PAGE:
|La Noche Triste ("The Night of Sorrows")|
|Part of the Spanish conquest of the Aztec Empire|
The battle of La Noche Triste
|Commanders and leaders|
| Hernán Cortés (WIA)|
Pedro de Alvarado (WIA)
|varies; likely 600–1,000 Spanish and 20,000 native allies||50,000 Aztec warriors; likely more in reserves|
|Casualties and losses|
|Between 400 and 800 Spanish killed, drowned, or captured; between 2,000 and 4,000 native allies killed or captured||Unknown|
La Noche Triste ("The Night of Sorrows", literally "The Sad Night") was an important event during the Spanish conquest of Mexico, wherein Hernán Cortés, his army of Spanish conquistadors, and their native allies were driven out of the Aztec capital at Tenochtitlan.
This section needs additional citations for verification . (July 2019) (Learn how and when to remove this template message)
Cortés' expedition arrived at Tenochtitlan, the Mexica capital, on November 8, 1519, taking up residence in a specially designated compound in the city. Soon thereafter, suspecting treachery on the part of their hosts, the Spaniards took Moctezuma II, the king or Hueyi Tlatoani of the Mexica, hostage. Though Moctezuma followed Cortés' instructions in continually assuring his subjects that he had been ordered by the gods to move in with the Spaniards and that he had done so willingly, the Aztecs suspected otherwise. During the following 98 days, Cortés and his native allies, the Tlaxcaltecas, were increasingly unwelcome guests in the capital.
In June 1520, news from the Gulf coast reached Cortés that a much larger party of Spaniards had been sent by Governor Velázquez of Cuba to arrest Cortés for insubordination. Leaving Tenochtitlan in the care of his trusted lieutenant, Pedro de Alvarado, Cortés marched to the coast, where he defeated the Cuban expedition led by Pánfilo de Narváez sent to capture him. When Cortés told the defeated soldiers about the riches of Tenochtitlan, they agreed to join him. Reinforced by Narvaez's men, Cortés headed back to Tenochtitlan.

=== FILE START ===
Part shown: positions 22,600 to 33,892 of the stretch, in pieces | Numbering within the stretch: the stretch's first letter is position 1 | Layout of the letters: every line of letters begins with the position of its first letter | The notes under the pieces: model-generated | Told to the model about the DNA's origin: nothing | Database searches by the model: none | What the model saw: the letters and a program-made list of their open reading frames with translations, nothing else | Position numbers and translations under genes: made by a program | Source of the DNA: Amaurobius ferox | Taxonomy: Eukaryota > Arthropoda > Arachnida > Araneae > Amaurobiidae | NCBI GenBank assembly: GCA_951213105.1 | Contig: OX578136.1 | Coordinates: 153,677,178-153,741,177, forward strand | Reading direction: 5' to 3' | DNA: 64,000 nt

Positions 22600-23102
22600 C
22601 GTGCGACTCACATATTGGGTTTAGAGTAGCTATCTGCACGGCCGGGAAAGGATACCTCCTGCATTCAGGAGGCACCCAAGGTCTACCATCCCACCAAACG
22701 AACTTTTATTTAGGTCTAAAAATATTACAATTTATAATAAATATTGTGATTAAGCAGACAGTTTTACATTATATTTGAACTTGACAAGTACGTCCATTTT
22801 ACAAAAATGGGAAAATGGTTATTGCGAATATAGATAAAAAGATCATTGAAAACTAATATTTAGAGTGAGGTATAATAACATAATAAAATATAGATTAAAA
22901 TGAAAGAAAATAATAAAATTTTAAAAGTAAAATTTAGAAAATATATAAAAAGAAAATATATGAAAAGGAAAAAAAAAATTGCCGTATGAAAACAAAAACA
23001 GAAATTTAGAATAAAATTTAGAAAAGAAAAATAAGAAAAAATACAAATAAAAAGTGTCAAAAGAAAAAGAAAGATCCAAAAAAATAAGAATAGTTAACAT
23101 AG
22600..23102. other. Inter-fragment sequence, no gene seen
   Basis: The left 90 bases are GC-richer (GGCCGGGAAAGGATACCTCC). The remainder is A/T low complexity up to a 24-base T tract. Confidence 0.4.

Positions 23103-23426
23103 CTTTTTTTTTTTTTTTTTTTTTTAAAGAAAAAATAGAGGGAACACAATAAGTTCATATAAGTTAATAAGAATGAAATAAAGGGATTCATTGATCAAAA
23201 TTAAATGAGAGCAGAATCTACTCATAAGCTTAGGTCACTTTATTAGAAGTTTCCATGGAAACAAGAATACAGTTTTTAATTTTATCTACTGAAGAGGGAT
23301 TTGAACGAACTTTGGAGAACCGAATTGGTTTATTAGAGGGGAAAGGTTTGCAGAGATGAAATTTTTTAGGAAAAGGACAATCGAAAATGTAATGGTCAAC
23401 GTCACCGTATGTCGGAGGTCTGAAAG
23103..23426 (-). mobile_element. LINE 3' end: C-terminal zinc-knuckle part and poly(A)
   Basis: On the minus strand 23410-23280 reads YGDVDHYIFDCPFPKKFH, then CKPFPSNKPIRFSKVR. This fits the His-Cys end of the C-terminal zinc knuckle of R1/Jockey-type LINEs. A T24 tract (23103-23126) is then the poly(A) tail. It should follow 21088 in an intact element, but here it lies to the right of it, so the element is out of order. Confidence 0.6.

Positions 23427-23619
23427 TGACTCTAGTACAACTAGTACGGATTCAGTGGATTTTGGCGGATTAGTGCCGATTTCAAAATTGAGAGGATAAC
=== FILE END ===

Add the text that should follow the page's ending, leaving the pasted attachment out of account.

During Cortés' absence, Pedro de Alvarado ordered a preemptive slaughter of Aztec nobles and priests celebrating a festival in the city's main temple. In retaliation, the Aztecs laid siege to the Spanish compound, in which Moctezuma was still being held captive. By the time Cortés returned to Tenochtitlan in late June, the Aztecs had elected a new Hueyi Tlatoani named Cuitláhuac.
Cortés ordered Moctezuma to address his people from a terrace in order to persuade them to stop fighting and to allow the Spaniards to leave the city in peace. The Aztecs, however, jeered at Moctezuma, and pelted him with stones and darts. By Spanish accounts, he was killed in this assault by the Mexica people, though they claim he had been killed instead by the Spanish. 294 :90:
|Religion · Mythology · Philosophy|
|Calendar · Medicine|
|Tenochtitlan · Templo Mayor|
|Aztlán · Warfare|
|Codices · Aztec writing|
|Aztec Empire · Tlaxcallan|
|Spanish conquest of the Aztec Empire|
|Moctezuma II · Hernán Cortés|
With Moctezuma dead, Cortés and Alvarado knew they were in a precarious position. Under constant attack, with gunpowder, food, and water in short supply, Cortés decided to break out of the city by night. In order to put the Aztecs off their guard, he sent messengers asking for a one-week ceasefire, at the end of which the Spaniards would return any treasure of which they were in possession and would be permitted to leave the city peacefully. 296:
Since the Aztecs had damaged bridges on four of the eight causeways into the island city, the Spaniards devised a portable bridge they could use in order to cross any unspanned sections of water. Cortés ordered that as much of the accumulated gold and other booty as was feasible be packed and carried away, and invited the Spanish soldiers to take and carry away as much as they wished of the remainder. This invitation would lead to the demise of many soldiers who, overburdened with treasure, found it impossible to navigate the causeways and other obstacles encountered on the way out of the city. 297,306: